those were not Creator’s instructions for me
when I was given life.
We must restore our lives, our values,
our Elder’s teachings.
We must embrace and
see what lives we might make for our children
who have a right to their own Promised Land
on the shores of our Athabasca
restored to health.
John 3:16 says Creator so loves us that he sent Jesus, that whoever believes in him would not die, but would live forever.  That is the most beautiful story I have ever heard.  That our Great Creator wanted to pull us close.  But this Gospel was never given as a gift to Indigenous People and allowed to grow indigenously within the soil of this land.  Rather it was used as a tool or a weapon of assimilation.  What would it be like to truly love one another the way that Creator loves?  To love each other for our differences and similarities, strengths and weaknesses.  What would it look like for the Gospel to change the way we love one another so that we can walk along side one another as allies, as family?  That is the true gift of the Gospel—that love brings change.

Cheryl Bear

Then I saw a renewed heaven and a renewed earth, for the old order of things has passed away. And the sea was no more – the sea that brought the colonizers’ ships, soldiers, guns, and diseases, and their slaves, and their dreams of wealth, plunder, and domination.  The sea which was used to strip Turtle Island of its riches – its furs, lumber, fish, agricultural goods, silver, and gold – will no longer be available as a highway of exploitation.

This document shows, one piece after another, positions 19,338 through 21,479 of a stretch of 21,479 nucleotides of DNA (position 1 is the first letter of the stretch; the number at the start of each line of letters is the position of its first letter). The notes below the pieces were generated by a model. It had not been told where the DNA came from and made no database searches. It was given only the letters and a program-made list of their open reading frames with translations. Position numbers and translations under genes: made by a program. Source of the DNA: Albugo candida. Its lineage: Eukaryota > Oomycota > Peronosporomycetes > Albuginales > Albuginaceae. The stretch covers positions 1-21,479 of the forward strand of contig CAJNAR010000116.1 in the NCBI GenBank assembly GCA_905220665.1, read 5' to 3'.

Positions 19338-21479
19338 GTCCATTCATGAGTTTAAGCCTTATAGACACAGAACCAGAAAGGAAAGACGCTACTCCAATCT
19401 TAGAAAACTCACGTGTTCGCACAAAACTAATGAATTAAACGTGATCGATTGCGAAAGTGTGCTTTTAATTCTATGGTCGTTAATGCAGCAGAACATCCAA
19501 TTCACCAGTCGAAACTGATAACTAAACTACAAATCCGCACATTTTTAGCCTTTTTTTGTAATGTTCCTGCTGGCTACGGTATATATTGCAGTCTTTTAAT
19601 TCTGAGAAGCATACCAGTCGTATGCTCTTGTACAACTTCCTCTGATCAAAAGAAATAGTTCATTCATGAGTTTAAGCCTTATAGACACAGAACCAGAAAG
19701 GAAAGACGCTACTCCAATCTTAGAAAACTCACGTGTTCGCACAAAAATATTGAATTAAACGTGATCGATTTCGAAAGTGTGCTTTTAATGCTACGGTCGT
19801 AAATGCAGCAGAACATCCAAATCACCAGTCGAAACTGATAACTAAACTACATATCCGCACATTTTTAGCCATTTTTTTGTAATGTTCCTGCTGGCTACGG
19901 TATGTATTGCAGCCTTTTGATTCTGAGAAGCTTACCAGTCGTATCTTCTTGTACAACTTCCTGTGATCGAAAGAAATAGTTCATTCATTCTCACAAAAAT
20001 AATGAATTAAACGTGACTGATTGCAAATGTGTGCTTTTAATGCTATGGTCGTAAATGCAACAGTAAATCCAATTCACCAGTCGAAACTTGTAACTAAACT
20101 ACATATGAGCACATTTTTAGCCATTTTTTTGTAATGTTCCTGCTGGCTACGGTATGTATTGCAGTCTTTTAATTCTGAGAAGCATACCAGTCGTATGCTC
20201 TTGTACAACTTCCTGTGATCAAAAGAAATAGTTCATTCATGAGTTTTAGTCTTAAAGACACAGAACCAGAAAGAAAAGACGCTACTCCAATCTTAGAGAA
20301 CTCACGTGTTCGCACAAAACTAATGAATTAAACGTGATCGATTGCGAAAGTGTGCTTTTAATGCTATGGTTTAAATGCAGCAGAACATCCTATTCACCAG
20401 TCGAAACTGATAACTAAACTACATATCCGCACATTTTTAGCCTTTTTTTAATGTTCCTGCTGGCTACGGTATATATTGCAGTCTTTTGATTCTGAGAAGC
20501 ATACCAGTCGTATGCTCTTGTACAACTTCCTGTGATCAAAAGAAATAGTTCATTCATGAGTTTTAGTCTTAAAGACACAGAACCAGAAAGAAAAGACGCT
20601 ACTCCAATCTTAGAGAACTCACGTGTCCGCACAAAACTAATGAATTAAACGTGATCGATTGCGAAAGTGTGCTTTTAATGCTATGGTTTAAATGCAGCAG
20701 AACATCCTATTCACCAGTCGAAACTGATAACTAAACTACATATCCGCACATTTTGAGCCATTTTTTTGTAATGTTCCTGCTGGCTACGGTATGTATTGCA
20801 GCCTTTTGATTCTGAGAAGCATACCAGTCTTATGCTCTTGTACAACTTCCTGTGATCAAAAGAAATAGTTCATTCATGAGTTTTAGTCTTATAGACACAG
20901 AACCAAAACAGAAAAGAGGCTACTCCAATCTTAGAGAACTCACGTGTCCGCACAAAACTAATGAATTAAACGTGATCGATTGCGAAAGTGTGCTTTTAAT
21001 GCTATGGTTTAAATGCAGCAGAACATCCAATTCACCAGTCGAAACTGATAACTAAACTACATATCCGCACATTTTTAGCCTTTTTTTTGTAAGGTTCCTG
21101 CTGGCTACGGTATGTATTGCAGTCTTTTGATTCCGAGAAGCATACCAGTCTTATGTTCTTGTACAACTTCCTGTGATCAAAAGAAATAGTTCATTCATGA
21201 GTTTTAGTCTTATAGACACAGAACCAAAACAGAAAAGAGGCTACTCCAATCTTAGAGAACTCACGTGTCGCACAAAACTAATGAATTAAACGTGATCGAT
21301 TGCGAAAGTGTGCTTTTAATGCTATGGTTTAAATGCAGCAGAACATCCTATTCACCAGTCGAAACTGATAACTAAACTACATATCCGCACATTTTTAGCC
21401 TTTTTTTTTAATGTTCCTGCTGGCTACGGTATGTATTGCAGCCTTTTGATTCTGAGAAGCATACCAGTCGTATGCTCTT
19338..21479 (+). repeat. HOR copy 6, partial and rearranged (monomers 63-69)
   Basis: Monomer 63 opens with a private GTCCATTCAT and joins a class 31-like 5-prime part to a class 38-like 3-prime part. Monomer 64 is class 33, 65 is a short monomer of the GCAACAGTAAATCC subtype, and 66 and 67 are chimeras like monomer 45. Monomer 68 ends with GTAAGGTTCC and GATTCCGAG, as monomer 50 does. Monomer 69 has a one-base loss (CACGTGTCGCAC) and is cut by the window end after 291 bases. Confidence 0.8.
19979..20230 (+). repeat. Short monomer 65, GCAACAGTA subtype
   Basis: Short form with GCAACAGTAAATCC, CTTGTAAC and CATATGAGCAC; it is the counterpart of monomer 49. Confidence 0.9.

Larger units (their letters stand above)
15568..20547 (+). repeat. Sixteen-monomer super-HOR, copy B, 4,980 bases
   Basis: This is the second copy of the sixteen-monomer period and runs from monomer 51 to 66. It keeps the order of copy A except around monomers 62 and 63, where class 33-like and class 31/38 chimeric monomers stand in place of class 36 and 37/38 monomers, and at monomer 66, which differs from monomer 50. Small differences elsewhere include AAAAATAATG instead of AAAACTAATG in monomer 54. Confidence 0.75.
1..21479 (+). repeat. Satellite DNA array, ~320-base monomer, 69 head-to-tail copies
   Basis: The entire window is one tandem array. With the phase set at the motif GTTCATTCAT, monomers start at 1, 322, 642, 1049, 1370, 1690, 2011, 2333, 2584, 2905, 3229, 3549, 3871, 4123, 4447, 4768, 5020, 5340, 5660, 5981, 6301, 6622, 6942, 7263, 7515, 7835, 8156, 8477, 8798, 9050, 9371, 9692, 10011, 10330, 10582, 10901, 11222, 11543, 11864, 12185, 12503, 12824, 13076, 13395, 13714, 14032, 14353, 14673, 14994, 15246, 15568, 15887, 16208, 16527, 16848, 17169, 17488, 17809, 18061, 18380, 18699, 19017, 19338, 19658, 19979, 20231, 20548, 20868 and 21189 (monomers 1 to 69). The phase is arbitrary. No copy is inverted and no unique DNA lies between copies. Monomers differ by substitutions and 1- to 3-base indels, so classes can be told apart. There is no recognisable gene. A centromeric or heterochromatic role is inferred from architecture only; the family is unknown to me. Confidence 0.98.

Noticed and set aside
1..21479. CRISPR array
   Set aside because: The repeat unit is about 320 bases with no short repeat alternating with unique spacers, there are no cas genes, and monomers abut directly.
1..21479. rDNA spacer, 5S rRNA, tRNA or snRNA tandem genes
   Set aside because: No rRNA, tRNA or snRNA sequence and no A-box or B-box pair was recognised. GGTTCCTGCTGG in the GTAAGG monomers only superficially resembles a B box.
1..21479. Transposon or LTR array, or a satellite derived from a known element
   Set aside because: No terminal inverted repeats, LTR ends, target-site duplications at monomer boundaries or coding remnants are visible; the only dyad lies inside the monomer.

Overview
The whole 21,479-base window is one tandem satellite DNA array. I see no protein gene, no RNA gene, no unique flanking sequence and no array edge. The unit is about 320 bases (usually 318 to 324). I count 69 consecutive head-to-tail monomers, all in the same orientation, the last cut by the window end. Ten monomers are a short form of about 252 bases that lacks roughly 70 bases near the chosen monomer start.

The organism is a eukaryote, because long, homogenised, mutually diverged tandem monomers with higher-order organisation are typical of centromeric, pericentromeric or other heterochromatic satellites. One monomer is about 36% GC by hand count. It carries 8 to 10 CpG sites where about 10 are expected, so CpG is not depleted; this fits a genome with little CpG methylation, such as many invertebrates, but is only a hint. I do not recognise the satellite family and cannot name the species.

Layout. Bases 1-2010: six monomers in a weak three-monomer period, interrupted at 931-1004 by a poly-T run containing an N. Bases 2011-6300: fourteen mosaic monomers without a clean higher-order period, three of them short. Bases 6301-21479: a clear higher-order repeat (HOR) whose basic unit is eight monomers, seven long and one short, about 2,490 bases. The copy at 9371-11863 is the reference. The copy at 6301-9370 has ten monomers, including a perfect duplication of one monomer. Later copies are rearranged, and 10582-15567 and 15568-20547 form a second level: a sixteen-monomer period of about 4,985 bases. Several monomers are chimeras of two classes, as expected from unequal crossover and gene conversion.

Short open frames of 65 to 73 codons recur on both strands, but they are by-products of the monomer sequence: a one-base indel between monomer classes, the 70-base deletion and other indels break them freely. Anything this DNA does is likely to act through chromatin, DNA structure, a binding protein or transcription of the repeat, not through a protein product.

I saw the renewed Turtle Island lovingly fashioned by the Creator’s hands, and I heard a loud voice thundering from the sky, “See, the home of God is among humans, and among the plants, and the creatures, and ecosystems, all across Turtle Island and across the entire Globe. Creator will live with them as their God, their sustainer and healer, so that they will never again be harmed or go astray. Creator will wipe every tear from their eyes and every scar from the landscape. Death will be no more. Mourning and crying and pain will be no more. Economic exploitation and oppression will be no more. Colonialism and its painful legacy will be no more. Greed and ecological destruction will be no more. Militarism with its callous disregard for lives, resources, and ecosystems will be no more. Racism, sexism, exceptionalism, and all other isms that alienate and harm will be no more. For the old ways of doing things have passed away.”